Stimulus reports–some things are illuminated

In October, federal agencies, grantees, and contractors who are getting some of the stimulus (American Recovery and Reinvestment Act or ARRA) money are required to submit six month reports. This post points you to places you can see reports or summaries of them and includes some analysis and further thoughts., the federal government’s official ARRA site, features a map of reported contracts, spending, and jobs created or saved by state. Go a little further to this page, and you’ll find agency and state details. The only reports included so far are contracts made directly by federal agencies. This amounts to “only” $16 billion, or about 2 percent of the full stimulus. In Oklahoma, you’ll see that about $80 million is under contract but just $10 million has actually been received. The biggest projects are at Tinker Air Force Base, the Tar Creek cleanup, and some bridge and airport projects. 202 jobs have reportedly been saved or created. You can find more details in this Oklahoman article.

Not everybody is satisfied with the government’s portrayal of the reporting. The Coalition for Accountable Recovery, a consortium of nonprofit organizations, recently called for improving the web site:

Both the quality of the data and its awkward presentation preclude meaningful analysis by analysts, taxpayers, or the news media,” said OMB Watch executive director Gary D. Bass. “The data must improve if the Recovery Act is to meet President Obama’s pledge of true transparency.

There is definitely room for improvement and the phased reporting process will give the team every opportunity to consider and respond to this well-founded criticism.

Whether or not it is presented more clearly, the next reporting, from state and local governments, will be more illuminating. These are the projects that make up a large share of the stimulus, were intended to stabilize the economy quickly, and can help make investments in and for the economic recovery. The White House previewed some numbers recently. It issued a report showing that ARRA education funding has made nearly all of the shortfall in state education spending. In Oklahoma and most other states, the stimulus has so far prevented teacher layoffs and tuition increases. A Tulsa World editorial on the early reporting suggests the jobs picture probably would have been worse without the stimulus.

If you’d like to learn more about the stimulus, you can look into the Oklahoma ARRA page at You’ll find a useful breakdown of the money coming to our state and a reasonably well-kept list of funding announcements and progress. The data page now provides estimates of spending and jobs created so far in our state, though details are limited. Perhaps the six-month reports and demands for more  transparency will make that site more useful. OK Policy also maintains a stimulus page, with useful links, a thorough issue brief on all the major provisions of the stimulus, and occasional updates on stimulus programs in specific policy areas.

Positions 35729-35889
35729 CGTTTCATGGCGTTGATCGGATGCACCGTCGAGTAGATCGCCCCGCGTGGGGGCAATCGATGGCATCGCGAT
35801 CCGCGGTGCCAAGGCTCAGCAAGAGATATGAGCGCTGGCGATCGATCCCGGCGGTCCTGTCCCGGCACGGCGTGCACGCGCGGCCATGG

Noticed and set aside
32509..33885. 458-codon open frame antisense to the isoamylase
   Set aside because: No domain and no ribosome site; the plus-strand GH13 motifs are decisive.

Nobody stays awake long poring through government reports–believe me, we’ve tried. But the fact that we could try–that these reports are required, available to anyone, and pretty simple–is a huge step. Government transparency is an essential ingredient to government effectiveness. If citizens can tell how government is spending its money and what is being accomplished, they are more likely to appreciate the essential role that government plays in our economy and quality of life. We hope the greatest lasting effect of the stimulus will be a commitment at all levels of government to let the people paying the bills know what they are getting.


Paul Shinn

Paul Shinn served as Budget and Tax Senior Policy Analyst with OK Policy from May 2019 until December 2021. Before joining OK Policy, Shinn held budget and finance positions for the Oklahoma House of Representatives, the Department of Human Services, the cities of Oklahoma City and Del City and several local governments in his native Oregon. He also taught political science and public administration at the University of Oklahoma, University of Central Oklahoma, and California State University Stanislaus. While with the Government Finance Officers Association, Paul worked on consulting and research projects for the U.S. Environmental Protection Agency, the U.S. Department of Transportation, and several state agencies and local governments. He also served as policy analyst for CAP Tulsa. He holds a Ph.D. in Political Science from University of Oklahoma and degrees from the University of Oregon and the University of Maryland College Park. He lives in Oklahoma City with his wife Carmelita.

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